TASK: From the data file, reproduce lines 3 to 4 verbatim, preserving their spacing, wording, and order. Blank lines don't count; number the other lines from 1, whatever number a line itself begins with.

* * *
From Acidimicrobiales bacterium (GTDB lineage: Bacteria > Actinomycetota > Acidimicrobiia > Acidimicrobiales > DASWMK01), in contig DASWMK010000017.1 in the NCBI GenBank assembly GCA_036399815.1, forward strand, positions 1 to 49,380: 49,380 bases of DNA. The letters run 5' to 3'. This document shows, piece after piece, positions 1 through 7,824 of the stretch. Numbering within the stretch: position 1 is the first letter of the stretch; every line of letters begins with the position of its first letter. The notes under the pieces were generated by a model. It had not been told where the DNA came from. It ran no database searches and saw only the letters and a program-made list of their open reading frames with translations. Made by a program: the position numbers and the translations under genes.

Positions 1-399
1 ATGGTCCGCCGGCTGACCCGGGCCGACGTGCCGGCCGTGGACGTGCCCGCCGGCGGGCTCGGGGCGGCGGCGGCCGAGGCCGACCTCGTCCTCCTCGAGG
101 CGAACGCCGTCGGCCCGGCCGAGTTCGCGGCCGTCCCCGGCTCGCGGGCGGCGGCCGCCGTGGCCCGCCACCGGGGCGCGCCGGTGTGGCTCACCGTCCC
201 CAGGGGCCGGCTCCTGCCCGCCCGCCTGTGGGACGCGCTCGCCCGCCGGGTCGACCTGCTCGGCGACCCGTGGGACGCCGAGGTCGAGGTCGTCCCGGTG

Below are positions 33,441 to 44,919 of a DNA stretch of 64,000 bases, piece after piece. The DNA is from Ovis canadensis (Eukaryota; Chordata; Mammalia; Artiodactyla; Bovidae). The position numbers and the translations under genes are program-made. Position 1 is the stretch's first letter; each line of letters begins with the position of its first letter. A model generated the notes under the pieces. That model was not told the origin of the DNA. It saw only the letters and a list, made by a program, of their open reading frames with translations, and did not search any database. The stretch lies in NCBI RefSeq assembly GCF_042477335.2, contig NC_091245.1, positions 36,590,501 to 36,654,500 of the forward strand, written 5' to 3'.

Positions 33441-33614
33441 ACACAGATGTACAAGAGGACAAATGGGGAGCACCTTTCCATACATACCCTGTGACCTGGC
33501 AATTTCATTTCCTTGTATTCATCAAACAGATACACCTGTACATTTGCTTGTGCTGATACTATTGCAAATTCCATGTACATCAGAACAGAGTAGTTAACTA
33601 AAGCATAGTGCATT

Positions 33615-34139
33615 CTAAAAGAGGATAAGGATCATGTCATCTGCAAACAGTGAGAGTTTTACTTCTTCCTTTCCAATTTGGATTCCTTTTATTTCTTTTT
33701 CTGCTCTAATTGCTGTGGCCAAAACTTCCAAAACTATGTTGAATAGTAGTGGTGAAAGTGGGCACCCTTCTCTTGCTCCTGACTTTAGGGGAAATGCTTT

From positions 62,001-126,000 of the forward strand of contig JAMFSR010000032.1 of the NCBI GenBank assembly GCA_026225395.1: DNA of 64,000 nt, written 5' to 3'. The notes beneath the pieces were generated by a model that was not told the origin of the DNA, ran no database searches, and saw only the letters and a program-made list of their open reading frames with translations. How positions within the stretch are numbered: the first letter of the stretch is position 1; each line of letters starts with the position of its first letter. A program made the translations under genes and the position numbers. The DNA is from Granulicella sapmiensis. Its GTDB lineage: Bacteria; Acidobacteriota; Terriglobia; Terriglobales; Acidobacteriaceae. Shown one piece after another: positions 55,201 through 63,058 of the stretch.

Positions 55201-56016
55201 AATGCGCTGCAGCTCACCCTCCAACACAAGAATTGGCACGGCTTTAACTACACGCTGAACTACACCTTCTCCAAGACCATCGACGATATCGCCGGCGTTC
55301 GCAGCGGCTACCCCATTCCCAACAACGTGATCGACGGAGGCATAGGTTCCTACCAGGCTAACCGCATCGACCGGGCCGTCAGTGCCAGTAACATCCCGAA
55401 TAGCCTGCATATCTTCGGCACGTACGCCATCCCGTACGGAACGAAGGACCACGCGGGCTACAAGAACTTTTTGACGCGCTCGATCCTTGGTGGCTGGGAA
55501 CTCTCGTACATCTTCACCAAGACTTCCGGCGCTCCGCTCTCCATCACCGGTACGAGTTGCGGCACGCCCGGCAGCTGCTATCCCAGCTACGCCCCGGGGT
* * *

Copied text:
1 ATGGTCCGCCGGCTGACCCGGGCCGACGTGCCGGCCGTGGACGTGCCCGCCGGCGGGCTCGGGGCGGCGGCGGCCGAGGCCGACCTCGTCCTCCTCGAGG
101 CGAACGCCGTCGGCCCGGCCGAGTTCGCGGCCGTCCCCGGCTCGCGGGCGGCGGCCGCCGTGGCCCGCCACCGGGGCGCGCCGGTGTGGCTCACCGTCCC